The second regards moderation. You can never suppose that God requires, or even allows intemperance. Reason does not allow it; health does not allow it; enjoyment does not allow it: for it is verified by experience, that the moderate use of all earthly good, is productive of the greatest degree of pleasure.
things of others; while their conscience" Let your moderation, therefore, be known gives them no alarm, and their very religion unto all men;" and, while alive to the beau
ties of nature and the bounties of Providence, | favours; that one trifling event not according beware of losing the heart of a stranger. to your mind, but upon which your real welThe danger lies on the side of gratification. fare has no dependence, should deprive every Therefore, "Watch and pray, lest ye enter thing else of all power to interest you! Did into temptation." Never be so absorbed in you never think Haman a fool? "He called any present indulgence, as to be careless of for his friends, and Zeresh his wife. And the voice that will summon you to "arise Haman told them of the glory of his riches, and depart hence, for this is not your rest, and the multitude of his children, and all the because it is polluted." things wherein the king had promoted him, and how he had advanced him above the princes and servants of the king. Haman said moreover, Yea, Esther the queen did let no man come in with the king unto the banquet that she had prepared but myself; and to-morrow am I invited unto her also with the king. Yet all this availeth me nothing, so long as I see Mordecai the Jew sitting at the king's gate." It is to no purpose to exempt some even from real evils; they will be sure to conjure up imaginary ones. It matters not what is done for them; they are incapable of being pleased. It matters not where they are placed; it is impossible to make them happy. How must it shock an angel, to see a man, notwithstanding his unworthiness, surrounded with every wish, every comfort, and yet made up of fretfulness and complaint, a torment to others, and a burden to himself! He is far worse than his brethren in the field: "Doth the wild ass bray when he hath grass? or loweth the ox over his fodder?"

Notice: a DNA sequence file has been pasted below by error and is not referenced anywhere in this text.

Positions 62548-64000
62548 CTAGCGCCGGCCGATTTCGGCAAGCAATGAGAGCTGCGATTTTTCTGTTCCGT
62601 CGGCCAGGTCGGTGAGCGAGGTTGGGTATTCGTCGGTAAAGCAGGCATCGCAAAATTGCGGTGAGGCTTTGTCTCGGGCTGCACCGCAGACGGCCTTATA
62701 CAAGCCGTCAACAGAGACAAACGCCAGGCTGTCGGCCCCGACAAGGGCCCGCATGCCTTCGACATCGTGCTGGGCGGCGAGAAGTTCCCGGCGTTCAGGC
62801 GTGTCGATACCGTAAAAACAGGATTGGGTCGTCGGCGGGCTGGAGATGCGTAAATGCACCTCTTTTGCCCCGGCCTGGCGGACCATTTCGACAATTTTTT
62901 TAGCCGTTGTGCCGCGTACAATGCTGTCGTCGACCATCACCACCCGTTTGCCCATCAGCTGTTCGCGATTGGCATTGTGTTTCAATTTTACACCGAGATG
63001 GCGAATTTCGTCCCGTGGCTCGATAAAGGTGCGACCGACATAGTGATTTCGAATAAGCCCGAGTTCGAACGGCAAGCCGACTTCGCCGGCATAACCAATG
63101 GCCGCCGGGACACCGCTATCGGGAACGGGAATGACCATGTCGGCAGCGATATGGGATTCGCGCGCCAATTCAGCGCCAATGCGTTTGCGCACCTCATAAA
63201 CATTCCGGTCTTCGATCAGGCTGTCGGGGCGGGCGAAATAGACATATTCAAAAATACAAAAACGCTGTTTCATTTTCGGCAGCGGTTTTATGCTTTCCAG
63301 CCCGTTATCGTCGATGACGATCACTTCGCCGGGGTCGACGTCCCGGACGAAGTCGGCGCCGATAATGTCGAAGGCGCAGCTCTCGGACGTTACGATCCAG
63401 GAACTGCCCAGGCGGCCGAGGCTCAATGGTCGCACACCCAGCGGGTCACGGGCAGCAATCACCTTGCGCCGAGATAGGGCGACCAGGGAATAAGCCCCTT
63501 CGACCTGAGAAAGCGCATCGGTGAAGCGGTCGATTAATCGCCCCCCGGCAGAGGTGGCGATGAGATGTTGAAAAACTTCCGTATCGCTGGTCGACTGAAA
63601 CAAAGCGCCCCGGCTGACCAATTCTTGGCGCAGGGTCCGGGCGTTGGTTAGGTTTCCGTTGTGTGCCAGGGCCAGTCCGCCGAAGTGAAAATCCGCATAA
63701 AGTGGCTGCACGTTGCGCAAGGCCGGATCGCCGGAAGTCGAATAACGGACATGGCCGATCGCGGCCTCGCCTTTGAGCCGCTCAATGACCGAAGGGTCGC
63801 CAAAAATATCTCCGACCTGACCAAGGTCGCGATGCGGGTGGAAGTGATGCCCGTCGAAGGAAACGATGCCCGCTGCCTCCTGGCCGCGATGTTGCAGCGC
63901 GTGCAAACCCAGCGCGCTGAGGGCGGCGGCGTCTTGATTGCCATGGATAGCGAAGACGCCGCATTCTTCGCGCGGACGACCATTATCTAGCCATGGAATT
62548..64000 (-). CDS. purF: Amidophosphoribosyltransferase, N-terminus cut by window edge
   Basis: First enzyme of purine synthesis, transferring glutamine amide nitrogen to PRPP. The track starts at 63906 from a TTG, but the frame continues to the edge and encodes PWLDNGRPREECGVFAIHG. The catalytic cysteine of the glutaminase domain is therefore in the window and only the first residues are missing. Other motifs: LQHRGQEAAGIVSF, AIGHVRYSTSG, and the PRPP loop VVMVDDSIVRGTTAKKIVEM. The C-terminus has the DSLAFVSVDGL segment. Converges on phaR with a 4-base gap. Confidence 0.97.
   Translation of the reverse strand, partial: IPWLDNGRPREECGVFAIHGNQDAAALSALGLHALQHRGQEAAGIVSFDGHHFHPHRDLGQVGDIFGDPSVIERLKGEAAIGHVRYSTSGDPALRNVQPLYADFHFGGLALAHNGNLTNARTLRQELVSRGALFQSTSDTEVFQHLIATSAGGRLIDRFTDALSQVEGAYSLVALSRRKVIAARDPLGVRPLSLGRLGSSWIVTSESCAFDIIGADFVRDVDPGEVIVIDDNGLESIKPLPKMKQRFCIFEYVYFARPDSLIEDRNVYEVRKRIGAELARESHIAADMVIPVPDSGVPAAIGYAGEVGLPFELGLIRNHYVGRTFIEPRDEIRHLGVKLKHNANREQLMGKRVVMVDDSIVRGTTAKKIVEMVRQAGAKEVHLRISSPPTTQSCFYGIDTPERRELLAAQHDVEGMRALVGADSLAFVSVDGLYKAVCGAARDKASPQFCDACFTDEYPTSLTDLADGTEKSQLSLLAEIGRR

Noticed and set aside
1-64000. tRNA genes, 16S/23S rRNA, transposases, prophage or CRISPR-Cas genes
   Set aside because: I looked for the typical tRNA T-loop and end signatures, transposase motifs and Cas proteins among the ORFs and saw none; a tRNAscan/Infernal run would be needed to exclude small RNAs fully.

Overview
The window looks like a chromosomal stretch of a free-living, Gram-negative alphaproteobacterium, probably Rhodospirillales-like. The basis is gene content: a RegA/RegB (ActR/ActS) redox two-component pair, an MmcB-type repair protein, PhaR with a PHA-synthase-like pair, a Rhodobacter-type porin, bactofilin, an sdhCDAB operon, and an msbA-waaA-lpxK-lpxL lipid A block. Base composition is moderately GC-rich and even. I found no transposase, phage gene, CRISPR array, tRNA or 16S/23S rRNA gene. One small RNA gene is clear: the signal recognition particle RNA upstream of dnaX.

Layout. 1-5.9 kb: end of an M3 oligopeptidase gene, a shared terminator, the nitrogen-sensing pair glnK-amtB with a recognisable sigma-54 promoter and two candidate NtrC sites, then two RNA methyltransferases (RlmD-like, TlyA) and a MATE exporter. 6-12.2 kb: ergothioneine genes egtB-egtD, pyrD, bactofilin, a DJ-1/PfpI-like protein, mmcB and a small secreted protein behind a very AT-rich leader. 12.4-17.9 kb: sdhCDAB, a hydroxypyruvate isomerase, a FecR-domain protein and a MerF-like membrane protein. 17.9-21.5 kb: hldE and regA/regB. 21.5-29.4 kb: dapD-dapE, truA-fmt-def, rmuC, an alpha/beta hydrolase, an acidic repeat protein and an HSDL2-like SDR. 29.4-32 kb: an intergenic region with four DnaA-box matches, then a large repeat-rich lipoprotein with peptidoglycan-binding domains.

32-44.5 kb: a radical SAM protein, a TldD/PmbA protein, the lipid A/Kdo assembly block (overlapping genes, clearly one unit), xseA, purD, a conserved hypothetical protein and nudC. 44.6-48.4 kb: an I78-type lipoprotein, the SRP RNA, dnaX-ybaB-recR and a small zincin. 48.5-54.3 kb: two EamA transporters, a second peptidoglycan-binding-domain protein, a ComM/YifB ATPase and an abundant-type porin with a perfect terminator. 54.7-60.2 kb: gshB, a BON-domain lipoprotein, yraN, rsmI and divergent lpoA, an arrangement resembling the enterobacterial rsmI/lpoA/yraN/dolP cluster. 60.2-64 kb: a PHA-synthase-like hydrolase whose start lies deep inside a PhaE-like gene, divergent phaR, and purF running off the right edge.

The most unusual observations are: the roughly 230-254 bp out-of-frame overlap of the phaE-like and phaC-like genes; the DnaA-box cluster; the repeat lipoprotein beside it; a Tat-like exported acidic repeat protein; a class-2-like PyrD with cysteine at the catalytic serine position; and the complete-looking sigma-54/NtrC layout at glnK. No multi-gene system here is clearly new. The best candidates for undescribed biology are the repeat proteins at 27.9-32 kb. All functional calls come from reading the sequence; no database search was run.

After having cautioned you, allow me to admonish.
And First. If you would rejoice in the good things which God gives you under the sun,
Cherish a grateful sensibility. Some receive all their mercies like the beasts that perish. The animal only is gratified in them. There is nothing to refine the grossness of appetite, or to increase the relish of possession, derived from the mind and the heart. How much in passing through life, does he lose who regards all its blessings as the effects of chance, and is not led by them to an intelligent Author, and an indulgent Benefactor! He has the secret of adding a hundred-fold to his enjoyment who connects all his advantages with the agency of his God, and feels his obligations to his bounty. He has the highest relish of every thing who, instead of "sacrificing to his own net and burning incense to his own drag," realizes the sentiment of Solomon, "The blessing of the Lord it maketh rich, and he addeth no sorrow with it." Gratitude is a lively and cheerful feeling, even where it regards a creature only; how much more when it respects the God of love! The man who lives a stranger to it can never rejoice in his mercies, and is comparatively a wretch in all his abundance.
Secondly. Guard against habitual discontent. To possess is not to enjoy. Many possess much and enjoy nothing. We cannot judge of a man by outward appearances. His grounds may bring forth plentifully. He may fare sumptuously every day; he may have servants to anticipate all his wants; he may have more than heart can wish; and yet if we could look within, we should see his soul a prey to dissatisfaction. An ability to relish our mercies is considered by Solomon as the gift of God: "Also that every man should eat and drink, and enjoy the good of all his labour, it is the gift of God." But this gift of God comes to us like other gifts, in the use of means, and is increased by them. You should, therefore, sanctify reason and ex-riod that flatters him, and if he does, he may ercise thought. You should compare your be incapable of relishing what he has laid up, circumstances with the state, not of those owing to bodily infirmities and disease, the above you, but of those below. As soon as removal of relatives and friends, and the force you are placed in a condition, you should shut of habits deprived of their proper objects. your eyes and ears against all its disadvantages, and dwell only on the good and improvable. You should often inquire, what it is that keeps you from taking comfort in your portion; and be ashamed to think, that one trial should make you insensible to a thousand